Spirits in Bondage is C.S. Lewisâ€™s first book and the first of his works to be available in the public domain. It was released in 1919 under the pseudonym of Clive Hamilton and was written in a period of darker thought for C.S. Lewis than was later evidenced in his Christian apologist writings.
The darkness of the verse is most evident in Part One (The Prison House), begins to change in the short transitional Part Two (Hesitation) and attains a more hopeful tone in the final Part Three (Escape). Yet a dreamy effect, influenced by Celtic and Druid mythology, persists throughout.
Spirits in Bondage consists of forty poems that provide an intriguing insight into the youthful heart of C.S. Lewis and occasionally provides interesting lyrical foreshadowing of some of the landscapes portrayed in his famous Chronicles of Narnia series.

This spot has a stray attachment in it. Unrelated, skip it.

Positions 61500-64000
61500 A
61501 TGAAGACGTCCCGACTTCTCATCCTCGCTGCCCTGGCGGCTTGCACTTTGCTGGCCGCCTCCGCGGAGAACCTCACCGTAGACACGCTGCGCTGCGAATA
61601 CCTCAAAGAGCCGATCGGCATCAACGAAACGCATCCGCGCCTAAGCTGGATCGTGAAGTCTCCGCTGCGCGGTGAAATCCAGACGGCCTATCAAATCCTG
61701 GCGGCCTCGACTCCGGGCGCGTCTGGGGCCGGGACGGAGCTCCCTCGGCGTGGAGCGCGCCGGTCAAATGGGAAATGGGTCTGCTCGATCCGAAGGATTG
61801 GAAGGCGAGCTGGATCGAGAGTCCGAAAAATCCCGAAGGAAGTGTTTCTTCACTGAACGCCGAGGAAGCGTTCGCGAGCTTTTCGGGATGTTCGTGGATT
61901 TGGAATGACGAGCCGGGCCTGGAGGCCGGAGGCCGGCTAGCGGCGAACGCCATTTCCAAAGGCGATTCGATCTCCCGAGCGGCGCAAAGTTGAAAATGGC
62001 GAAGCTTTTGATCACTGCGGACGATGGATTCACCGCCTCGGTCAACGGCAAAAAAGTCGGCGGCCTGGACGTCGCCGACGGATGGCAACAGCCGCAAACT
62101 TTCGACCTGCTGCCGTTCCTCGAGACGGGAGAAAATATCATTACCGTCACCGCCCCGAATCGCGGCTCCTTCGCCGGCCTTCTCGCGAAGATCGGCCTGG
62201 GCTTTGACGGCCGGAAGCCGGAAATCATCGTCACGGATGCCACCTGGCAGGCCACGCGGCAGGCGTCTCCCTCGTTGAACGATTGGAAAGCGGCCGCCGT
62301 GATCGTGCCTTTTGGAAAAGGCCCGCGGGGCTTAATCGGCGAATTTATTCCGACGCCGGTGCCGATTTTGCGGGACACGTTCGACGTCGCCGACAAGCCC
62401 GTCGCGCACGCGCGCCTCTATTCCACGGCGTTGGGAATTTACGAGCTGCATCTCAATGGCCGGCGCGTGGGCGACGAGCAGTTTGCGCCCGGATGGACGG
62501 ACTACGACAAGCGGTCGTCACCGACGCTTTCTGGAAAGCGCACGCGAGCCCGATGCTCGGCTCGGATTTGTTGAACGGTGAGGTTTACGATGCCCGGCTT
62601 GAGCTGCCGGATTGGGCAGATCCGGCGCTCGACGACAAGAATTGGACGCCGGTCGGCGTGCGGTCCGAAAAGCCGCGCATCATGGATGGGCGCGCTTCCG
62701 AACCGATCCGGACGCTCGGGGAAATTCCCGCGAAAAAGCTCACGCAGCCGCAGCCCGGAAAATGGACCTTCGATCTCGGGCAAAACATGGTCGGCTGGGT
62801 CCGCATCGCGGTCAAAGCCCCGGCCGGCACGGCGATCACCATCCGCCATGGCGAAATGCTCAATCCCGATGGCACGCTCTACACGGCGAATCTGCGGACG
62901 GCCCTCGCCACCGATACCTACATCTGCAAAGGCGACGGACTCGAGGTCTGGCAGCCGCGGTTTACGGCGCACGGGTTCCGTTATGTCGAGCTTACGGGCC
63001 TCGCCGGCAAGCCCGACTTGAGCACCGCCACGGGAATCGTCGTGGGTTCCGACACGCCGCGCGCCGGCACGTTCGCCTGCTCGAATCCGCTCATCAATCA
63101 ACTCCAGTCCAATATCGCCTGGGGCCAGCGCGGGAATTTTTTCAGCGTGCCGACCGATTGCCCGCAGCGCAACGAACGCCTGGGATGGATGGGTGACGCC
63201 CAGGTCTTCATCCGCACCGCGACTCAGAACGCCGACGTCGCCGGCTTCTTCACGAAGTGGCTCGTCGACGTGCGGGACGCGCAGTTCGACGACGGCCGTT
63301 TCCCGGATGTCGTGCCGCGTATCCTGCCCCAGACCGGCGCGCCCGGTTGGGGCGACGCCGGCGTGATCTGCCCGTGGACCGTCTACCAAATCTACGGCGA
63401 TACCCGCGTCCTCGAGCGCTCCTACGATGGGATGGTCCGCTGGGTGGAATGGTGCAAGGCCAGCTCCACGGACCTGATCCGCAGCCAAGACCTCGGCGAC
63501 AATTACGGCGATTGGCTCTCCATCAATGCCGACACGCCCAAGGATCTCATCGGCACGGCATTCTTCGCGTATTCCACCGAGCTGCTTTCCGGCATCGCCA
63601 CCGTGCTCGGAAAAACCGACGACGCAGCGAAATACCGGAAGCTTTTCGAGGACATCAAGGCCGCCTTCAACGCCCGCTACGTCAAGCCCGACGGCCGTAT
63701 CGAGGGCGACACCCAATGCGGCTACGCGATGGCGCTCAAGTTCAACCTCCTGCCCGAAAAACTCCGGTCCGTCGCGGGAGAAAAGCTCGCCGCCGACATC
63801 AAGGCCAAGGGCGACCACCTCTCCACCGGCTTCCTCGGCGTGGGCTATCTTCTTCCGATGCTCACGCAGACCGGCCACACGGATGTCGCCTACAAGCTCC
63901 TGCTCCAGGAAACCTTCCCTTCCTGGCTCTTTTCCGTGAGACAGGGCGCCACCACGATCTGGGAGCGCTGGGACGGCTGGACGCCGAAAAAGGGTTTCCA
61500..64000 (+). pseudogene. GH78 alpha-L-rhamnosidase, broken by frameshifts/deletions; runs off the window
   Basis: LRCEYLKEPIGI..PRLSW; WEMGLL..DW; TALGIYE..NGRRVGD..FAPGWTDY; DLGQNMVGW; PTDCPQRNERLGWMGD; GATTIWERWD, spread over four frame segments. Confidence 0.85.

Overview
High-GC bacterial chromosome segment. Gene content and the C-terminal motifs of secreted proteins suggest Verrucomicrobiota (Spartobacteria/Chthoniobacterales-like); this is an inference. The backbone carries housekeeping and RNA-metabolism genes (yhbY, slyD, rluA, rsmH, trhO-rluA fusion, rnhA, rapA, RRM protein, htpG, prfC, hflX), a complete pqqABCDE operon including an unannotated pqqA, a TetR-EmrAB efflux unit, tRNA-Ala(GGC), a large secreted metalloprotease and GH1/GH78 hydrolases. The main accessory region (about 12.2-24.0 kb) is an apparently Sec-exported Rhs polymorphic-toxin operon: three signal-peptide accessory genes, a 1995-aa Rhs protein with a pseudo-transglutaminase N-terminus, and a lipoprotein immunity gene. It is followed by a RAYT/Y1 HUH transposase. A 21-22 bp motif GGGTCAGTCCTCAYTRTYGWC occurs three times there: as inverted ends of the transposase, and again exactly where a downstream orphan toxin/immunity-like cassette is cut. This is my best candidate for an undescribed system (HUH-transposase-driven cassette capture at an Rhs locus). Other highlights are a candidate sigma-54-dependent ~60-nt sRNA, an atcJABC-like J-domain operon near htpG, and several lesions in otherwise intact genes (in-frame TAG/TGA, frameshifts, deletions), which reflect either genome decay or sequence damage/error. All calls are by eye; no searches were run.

Clive Staples Lewis (29 November 1898 â€“ 22 November 1963), commonly referred to as C. S. Lewis and known to his friends and family as "Jack", was a novelist, poet, academic, medievalist, literary critic, essayist, lay theologian, and Christian apologist from Belfast, Ireland. He held academic positions at both Oxford University (Magdalen College), 1925â€“1954, and Cambridge University (Magdalene College), 1954â€“1963. He is best known both for his fictional work, especially The Screwtape Letters, The Chronicles of Narnia, and The Space Trilogy, and for his non-fiction Christian apologetics, such as Mere Christianity, Miracles, and The Problem of Pain.
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